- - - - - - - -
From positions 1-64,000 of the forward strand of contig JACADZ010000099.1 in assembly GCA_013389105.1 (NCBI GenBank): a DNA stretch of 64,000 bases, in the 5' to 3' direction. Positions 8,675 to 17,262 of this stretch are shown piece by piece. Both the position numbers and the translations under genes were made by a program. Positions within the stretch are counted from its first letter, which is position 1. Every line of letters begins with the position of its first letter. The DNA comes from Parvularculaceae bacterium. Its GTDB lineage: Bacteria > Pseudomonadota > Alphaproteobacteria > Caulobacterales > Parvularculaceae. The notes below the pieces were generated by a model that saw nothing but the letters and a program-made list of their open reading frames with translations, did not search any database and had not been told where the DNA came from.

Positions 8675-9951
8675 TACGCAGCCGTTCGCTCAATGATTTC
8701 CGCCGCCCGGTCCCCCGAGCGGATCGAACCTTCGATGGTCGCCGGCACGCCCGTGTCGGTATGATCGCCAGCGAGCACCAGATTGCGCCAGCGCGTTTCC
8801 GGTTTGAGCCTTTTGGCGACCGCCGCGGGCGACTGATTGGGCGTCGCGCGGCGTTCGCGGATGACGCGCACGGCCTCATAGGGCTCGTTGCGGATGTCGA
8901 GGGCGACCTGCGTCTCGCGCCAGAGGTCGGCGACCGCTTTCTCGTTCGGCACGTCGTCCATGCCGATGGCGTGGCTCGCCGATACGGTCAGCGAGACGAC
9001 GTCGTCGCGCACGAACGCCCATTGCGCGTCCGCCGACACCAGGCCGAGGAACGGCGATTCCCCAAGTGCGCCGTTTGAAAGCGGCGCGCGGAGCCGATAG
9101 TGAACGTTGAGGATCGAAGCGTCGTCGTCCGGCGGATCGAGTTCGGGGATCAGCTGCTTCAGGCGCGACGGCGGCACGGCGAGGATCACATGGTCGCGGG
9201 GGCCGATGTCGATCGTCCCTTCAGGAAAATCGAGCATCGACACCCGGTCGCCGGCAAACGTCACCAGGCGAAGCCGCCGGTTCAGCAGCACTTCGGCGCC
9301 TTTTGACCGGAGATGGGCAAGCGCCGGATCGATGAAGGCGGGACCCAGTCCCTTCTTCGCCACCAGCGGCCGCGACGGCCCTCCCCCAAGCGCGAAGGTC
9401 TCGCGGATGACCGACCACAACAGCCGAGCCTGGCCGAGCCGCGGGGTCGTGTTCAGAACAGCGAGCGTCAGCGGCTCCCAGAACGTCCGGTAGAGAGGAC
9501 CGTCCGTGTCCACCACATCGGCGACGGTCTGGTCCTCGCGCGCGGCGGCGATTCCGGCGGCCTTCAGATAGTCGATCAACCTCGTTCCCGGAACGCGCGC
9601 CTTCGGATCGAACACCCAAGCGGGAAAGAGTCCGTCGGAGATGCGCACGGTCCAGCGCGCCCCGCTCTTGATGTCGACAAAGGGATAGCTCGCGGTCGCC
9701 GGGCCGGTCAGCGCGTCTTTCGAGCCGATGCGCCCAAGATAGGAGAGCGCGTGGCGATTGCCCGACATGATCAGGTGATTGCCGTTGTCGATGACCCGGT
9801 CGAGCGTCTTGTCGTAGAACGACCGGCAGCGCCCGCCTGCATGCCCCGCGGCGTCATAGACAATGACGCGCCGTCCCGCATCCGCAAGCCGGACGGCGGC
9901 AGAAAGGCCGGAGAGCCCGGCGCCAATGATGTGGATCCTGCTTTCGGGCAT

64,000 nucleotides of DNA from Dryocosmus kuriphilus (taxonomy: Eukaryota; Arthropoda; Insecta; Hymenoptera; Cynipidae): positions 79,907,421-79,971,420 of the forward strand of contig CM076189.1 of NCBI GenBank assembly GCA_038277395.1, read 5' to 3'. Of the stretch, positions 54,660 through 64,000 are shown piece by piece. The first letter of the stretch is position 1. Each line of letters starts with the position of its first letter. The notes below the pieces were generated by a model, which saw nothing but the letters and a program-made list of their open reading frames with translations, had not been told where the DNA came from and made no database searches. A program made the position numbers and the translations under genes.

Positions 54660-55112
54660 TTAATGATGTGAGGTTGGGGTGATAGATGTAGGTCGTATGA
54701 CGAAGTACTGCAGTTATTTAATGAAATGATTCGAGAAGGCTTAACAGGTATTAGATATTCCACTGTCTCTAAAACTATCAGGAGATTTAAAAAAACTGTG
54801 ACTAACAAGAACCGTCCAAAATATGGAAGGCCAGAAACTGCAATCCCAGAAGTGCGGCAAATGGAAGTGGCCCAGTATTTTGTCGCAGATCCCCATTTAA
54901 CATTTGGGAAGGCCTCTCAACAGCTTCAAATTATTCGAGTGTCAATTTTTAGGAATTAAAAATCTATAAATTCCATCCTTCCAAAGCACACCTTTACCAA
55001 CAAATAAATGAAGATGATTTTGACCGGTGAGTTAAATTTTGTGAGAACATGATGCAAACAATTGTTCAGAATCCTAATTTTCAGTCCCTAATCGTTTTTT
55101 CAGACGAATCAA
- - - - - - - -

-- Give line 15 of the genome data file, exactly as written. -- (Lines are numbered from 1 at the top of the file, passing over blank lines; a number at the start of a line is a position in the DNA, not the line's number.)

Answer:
9801 CGAGCGTCTTGTCGTAGAACGACCGGCAGCGCCCGCCTGCATGCCCCGCGGCGTCATAGACAATGACGCGCCGTCCCGCATCCGCAAGCCGGACGGCGGC